Sty? Daily Star lUrrl
The Chapel Hill Town
Hh Council discourages the
building of ball fields near
the Mason Tract. Page 2
Student charged in year’s Ist reported rape
■ A hearing will be held
today to decide if there is
enough evidence for a trial.
BY MARVA HINTON
ASSISTANT UNIVERSITY EDITOR
UNC Police arrested a University
freshman Monday and charged him with
second-degree forcible rape, marking the
first report of rape at UNC in 1996.
Jason Ryan Newsom, 18, of 129
Ehringhaus Residence Hall, was placed
under $20,000 secured bond and held in
the Orange County Jail on Monday.
He posted bail and was released later
Campus creates climate for many local, national causes
■ Recent decades have
given rise to distinct flavors
of student involvement
BY LAUREN AGRELLA
In the last 30 years, University stu
dents have become involved in the world
around them in a visible way. Their ac
tions have been significant enough to put
UNC on Mother Jones magazine’s Top
20 Activist Cam-
A continuing series
on UNC activism
puses list in the Sep
What is it that
makes UNC stu
dents so vocal?
that you’ve got to
do things,” said
Wilson, director of
the Campus Y.
The Campus Y, in existence since
1860, has come to serve as headquarters
for student activism and home to count
less groups committed to social action.
“Students have a unique opportunity
to give themselves permission to be in
volved and to be knowledgeable about
themselves and the community,” said
Pam Cheek, associate director of the
Each of the last three or four decades
has had its own flavor in terms of student
The ’6os and ’7os were a turbulent
time, Hatcher-Wilson said.
Students were concerned with the
United States’ involvement in Vietnam,
and anti-govemment protests were preva
lent. Letter-writing campaigns, trips to
equally between sexes
BY ASHLEY STEPHENSON
Despite the fact that women have been
attending UNC for only half of the
institution’s 203 years, they are already
attaining a number of scholarships pro
portionate to those of men.
Many UNC staff members saidUNC’s
male-to-female ratio of 2-to-3 is respon
sible for women receiving about 1,000
more University-sponsored scholarships
According to a 1994-95 Institutional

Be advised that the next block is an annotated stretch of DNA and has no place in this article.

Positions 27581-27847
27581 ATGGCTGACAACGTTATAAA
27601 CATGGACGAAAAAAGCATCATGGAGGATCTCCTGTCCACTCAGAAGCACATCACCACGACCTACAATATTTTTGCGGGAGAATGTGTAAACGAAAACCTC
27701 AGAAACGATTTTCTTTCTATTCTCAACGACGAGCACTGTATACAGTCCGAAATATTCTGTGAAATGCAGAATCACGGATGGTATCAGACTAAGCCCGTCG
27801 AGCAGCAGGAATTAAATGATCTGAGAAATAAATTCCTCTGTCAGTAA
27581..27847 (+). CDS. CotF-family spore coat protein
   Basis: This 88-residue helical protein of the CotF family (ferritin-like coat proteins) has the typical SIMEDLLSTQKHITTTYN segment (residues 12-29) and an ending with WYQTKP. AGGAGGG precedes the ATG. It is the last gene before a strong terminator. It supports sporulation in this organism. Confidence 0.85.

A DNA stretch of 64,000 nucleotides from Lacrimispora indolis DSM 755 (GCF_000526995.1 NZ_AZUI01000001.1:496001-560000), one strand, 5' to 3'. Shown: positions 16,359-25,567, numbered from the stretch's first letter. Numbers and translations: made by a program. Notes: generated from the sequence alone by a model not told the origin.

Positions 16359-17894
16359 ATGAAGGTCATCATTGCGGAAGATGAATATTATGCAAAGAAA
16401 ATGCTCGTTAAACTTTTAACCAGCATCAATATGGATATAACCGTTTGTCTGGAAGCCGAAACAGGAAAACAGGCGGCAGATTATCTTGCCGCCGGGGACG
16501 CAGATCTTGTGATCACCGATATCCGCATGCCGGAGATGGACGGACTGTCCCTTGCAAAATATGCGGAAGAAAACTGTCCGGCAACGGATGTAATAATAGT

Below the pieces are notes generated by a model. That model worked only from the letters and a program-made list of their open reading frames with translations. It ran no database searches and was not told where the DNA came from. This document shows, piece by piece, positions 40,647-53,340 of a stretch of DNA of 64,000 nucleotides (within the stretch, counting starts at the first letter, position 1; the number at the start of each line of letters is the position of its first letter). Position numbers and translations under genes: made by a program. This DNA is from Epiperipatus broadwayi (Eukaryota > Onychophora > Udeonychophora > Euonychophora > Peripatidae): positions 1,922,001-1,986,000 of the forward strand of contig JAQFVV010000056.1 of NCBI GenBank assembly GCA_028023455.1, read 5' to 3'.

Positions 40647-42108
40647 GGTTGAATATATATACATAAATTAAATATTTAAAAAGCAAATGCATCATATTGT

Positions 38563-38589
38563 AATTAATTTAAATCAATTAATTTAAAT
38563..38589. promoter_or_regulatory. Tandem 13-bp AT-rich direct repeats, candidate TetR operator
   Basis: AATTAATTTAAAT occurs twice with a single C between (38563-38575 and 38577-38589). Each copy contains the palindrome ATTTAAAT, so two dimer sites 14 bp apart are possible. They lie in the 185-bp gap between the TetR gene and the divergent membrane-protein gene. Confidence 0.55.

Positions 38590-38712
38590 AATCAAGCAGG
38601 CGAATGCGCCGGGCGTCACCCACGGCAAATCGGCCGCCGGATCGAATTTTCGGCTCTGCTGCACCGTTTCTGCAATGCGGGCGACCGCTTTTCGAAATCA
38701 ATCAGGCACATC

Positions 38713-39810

Research report, women received 3,010
awards during the 1994-95 school year,
while men received 1,997 awards.
Nerissa Rivera, a research associate
for Institutional Research, said the high
number of women within the University
was responsible for the large difference
between the number of scholarships
awarded to men and women.
Rivera said the demographics of the
student body would naturally lead to
more womenreceivingscholarships, and
the number of scholarships allocated was
proportional to the ratio of men to
“The number of actual dollars is greater
for scholarships received by women,”
Some are bom great, some achieve greatness, and some hire public-relations writers.
Daniel J. Boorstin
on the same day.
Newsom, who was unavailable for
comment Tuesday, is scheduled to ap
pear in court in Hillsborough today.
A charge of second-degree forcible
rape is a felony in North Carolina, al
though it is less severe than first-degree
Louis Bilionis, a professor in the UNC
Law School, said first-degree rape in
volved special circumstances.
“First-degree rape involves either the
rape of a minor, rape involving severe
bodily injury, the use of a weapon or an
attack by more than one assailant,”
Newsom could face academic sanc
tions from the University.
“Students have a unique
opportunity ...to be involved
and to be knowledgeable
about themselves and the
Campus Y Associate Director
Washington, D.C., and pro-localization
movements were common.
“Students felt empowered to see them
selves as agents of change,” Hatcher-
Robert Kirkpatrick, professor of En
glish, has taught at UNC since 1967. He
said he felt nothing had moved Univer
sity students like Vietnam.
“Students were more active, more
vocal on campus than ever since,” he
said. “Students in the '6os had a sense of
common culture; Vietnam was some
thing in which we were all interested.”
Campus activists also looked at con
flicts at home.
“Students throughout the country were
questioning many things, specifically of
race and equality, ” Hatcher-Wilson said.
Integration and civil rights issues were
the focus of much of the activism on
campus. The initiation of forced integra
tion in 1969 only marked the beginning
of more student action.
“One imperative (throughout the
University’s history) has been the elimi
nation of racism,” Hatcher-Wilson said.
Though race-related activism contin
ued, the ’Bos often referred to as the
“me generation”—saw a definite shift in
“The trend that I saw was more per
sonal satisfaction, self-seeking, behav
iors,” Hatcher-Wilson said.
Part three of a four-part series:
Rivera said. “But I think you’ll find that
it’s pretty comparable.”
For the 1994-95 school year, men re
ceived $5,234,799 in scholarships, but
women got top dollar with $7,301,908.
The dollar amounts match up almost
proportionately with the ratio of men